Coral Reef Research Foundation | Reef Fisheries
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Reef Fisheries

At CRRF we are involved in fishery data collection to help address knowledge gaps that can preclude effective management of reef fisheries.

Much of the fish that supplies local markets and personal consumption in Palau is caught from the near-shore barrier reef and lagoon. However it is widely regarded form long-term fishermen that the abundance and size of reef fish have decreased in the last two decades. Fortunately there has been renewed interest in fisheries management to stem the decline.

To best guide management decisions, we need to understand the status of the stock along with biological information to determine the growth and maturity of the many species caught. To assess the stocks with limited information, data-poor stock assessment techniques have been developed to help bridge the gap between the expensive data-rich assessments conducted only for the most valuable fisheries in the world, and the vast majority of smaller fisheries, especially those on coral reefs that support millions of fishers. Data-poor stock assessment methods in its simplest form require information on the size structure of the population along with an estimate of local size at maturity and or asymptotic length.

At CRRF we are involved in fishery data collection to help address knowledge gaps that can preclude effective management of reef fisheries. We employ novel technology to improve the efficiency of data collection and can provide accurate species identifications for the hundreds of species caught on coral reefs in the Pacific. We are currently working on determining the size at maturity of important commercial species and using new methods to answer these questions efficiently.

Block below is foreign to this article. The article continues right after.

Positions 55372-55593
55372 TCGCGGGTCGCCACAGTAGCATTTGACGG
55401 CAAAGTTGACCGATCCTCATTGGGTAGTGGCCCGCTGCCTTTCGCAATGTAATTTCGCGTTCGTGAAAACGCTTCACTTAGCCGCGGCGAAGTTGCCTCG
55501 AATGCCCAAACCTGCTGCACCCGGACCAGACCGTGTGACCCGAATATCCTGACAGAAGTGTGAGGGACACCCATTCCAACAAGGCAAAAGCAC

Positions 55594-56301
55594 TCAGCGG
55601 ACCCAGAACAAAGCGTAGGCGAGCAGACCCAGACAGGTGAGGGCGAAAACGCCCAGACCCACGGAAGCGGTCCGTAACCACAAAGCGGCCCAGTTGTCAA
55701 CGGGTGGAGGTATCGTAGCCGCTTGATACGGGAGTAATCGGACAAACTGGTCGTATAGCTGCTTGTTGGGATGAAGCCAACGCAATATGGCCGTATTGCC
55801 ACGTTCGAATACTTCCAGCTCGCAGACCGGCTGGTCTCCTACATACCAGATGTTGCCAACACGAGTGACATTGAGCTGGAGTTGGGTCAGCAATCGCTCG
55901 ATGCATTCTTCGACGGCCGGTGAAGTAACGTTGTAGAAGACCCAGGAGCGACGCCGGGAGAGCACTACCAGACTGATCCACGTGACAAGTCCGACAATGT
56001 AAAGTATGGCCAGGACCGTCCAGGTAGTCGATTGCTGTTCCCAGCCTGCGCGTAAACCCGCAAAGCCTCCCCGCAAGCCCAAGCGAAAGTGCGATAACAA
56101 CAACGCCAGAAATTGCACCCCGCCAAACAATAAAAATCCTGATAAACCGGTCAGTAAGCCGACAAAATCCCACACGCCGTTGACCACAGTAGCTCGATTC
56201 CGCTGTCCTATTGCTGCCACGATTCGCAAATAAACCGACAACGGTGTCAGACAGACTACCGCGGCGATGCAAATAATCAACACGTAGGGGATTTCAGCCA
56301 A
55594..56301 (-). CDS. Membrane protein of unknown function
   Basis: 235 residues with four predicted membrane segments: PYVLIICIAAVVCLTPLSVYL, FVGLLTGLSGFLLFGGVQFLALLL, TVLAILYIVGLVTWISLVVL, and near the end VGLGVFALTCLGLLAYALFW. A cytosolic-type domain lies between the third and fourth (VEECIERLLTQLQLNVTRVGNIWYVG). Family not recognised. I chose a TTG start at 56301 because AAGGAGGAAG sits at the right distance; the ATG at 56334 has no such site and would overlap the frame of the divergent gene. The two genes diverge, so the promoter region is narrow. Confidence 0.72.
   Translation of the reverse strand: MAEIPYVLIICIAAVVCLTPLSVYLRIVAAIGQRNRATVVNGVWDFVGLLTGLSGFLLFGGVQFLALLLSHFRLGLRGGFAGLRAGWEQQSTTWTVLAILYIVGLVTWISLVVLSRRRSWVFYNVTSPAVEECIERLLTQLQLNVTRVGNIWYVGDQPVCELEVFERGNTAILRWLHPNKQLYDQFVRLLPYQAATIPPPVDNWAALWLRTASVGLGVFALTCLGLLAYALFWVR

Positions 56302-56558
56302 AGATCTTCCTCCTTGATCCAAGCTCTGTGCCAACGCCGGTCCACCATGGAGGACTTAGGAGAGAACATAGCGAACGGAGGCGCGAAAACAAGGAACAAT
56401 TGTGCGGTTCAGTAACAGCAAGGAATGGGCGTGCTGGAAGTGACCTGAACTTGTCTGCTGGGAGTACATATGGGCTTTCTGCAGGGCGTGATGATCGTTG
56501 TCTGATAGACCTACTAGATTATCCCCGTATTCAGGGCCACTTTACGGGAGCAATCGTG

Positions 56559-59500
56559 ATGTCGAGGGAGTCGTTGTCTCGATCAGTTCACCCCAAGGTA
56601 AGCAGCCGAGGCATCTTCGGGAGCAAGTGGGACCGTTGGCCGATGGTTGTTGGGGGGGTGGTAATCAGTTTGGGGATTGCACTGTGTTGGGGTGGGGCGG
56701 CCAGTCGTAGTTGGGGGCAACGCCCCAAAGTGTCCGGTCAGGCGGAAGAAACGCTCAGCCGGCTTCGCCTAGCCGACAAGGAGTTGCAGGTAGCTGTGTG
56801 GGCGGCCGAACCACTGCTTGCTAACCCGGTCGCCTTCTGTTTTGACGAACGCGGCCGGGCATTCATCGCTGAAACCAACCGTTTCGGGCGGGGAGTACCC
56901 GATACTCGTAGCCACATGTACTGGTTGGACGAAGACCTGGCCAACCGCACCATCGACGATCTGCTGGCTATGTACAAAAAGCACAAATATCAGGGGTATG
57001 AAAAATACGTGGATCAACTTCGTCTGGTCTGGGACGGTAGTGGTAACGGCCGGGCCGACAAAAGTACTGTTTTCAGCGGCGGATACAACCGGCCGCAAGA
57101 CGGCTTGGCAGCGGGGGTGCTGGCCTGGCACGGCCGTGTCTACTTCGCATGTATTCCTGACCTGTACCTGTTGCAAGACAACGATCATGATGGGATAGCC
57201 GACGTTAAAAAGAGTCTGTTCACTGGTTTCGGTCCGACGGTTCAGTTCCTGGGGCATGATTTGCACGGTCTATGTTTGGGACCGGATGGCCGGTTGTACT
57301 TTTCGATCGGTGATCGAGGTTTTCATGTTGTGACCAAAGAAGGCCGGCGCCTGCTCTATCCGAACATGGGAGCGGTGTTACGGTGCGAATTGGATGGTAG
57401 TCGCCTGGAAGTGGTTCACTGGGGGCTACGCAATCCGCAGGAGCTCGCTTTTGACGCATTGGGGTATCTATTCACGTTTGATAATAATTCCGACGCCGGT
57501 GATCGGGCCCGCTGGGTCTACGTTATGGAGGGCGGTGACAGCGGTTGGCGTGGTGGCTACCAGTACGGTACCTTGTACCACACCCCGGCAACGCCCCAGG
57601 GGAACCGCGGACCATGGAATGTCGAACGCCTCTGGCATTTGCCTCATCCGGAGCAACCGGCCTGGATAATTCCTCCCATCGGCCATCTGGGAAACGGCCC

Dr. Steven Lindfield is the lead on reef fisheries projects, coming from a commercial fishing family in Australia; he has been studying coral reef fish and fisheries in Micronesia since 2010.

Current projects

Size at maturity of eight fishery targeted species.

Although size at maturity (Lm) is a necessary parameter for assessing the sustainability of a fish stock and implementing management such as size limits, the Lm of most coral reef species has not been determined. Furthermore, the maximum size and size at maturity of a given species varies between geographic areas, making it essential to measure this parameter at the national level. We are currently working to generate accurate measures of Lm for eight fishery-targeted species, adding to available preliminary data for 12 commonly fished species in Palau (see Prince et al. 2015). To do this, we dissect fish across a range of sizes and collect their gonads for histological inspection. We also collect fish ear-bones (otoliths) and tissue samples for genetic analysis.

Species we are working on: Caranx melampygus, Aprion virescens, Monotaxis grandoculis, Plectorhincus lineatus, Epinphelus polyphekadion, Lutjanus bohar, Hipposcarus longiceps, Lethrinus olivaceus.

Palau’s reef fisheries: changes in size and spawning potential from past to present.

This project first analyzed stereo-video footage collected by Steve Lindfield and the Bureau of Marine Resources at the main reef fish market in Palau. These data collected over a 3-month period resulted in length measurements of 2675 fish from 86 different species. These size frequencies were then compared to data collected in the 1980-90s for the main eight species in the catch. A new data-poor stock assessment technique, the length-based assessment of spawning potential ratio (LB-SPR) was then applied to these species and we found the majority of fishery-targeted species in Palau are currently at a low level of reproductive potential or are quickly approaching a level where potential for stock replenishment is impaired. These data will provide a good baseline to track the hopeful recovery of reef fish stocks into the future with increased fisheries management and awareness of the previous declines.